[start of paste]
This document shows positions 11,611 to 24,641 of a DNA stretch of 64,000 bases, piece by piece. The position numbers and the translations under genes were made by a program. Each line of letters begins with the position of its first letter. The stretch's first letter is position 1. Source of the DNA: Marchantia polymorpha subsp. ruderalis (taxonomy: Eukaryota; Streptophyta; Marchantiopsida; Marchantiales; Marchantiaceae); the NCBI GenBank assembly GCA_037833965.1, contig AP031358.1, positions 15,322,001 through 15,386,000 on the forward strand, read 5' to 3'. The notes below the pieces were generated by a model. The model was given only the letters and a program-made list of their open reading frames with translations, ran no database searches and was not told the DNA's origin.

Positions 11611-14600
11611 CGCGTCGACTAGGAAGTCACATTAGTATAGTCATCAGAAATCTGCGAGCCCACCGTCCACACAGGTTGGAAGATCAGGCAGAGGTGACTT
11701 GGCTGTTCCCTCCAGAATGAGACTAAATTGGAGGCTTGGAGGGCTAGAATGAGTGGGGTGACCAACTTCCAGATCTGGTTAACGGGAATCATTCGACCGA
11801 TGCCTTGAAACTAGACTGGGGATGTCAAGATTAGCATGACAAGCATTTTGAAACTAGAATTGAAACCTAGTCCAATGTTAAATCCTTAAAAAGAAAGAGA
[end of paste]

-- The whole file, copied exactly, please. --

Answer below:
This document shows positions 11,611 to 24,641 of a DNA stretch of 64,000 bases, piece by piece. The position numbers and the translations under genes were made by a program. Each line of letters begins with the position of its first letter. The stretch's first letter is position 1. Source of the DNA: Marchantia polymorpha subsp. ruderalis (taxonomy: Eukaryota; Streptophyta; Marchantiopsida; Marchantiales; Marchantiaceae); the NCBI GenBank assembly GCA_037833965.1, contig AP031358.1, positions 15,322,001 through 15,386,000 on the forward strand, read 5' to 3'. The notes below the pieces were generated by a model. The model was given only the letters and a program-made list of their open reading frames with translations, ran no database searches and was not told the DNA's origin.

Positions 11611-14600
11611 CGCGTCGACTAGGAAGTCACATTAGTATAGTCATCAGAAATCTGCGAGCCCACCGTCCACACAGGTTGGAAGATCAGGCAGAGGTGACTT
11701 GGCTGTTCCCTCCAGAATGAGACTAAATTGGAGGCTTGGAGGGCTAGAATGAGTGGGGTGACCAACTTCCAGATCTGGTTAACGGGAATCATTCGACCGA
11801 TGCCTTGAAACTAGACTGGGGATGTCAAGATTAGCATGACAAGCATTTTGAAACTAGAATTGAAACCTAGTCCAATGTTAAATCCTTAAAAAGAAAGAGA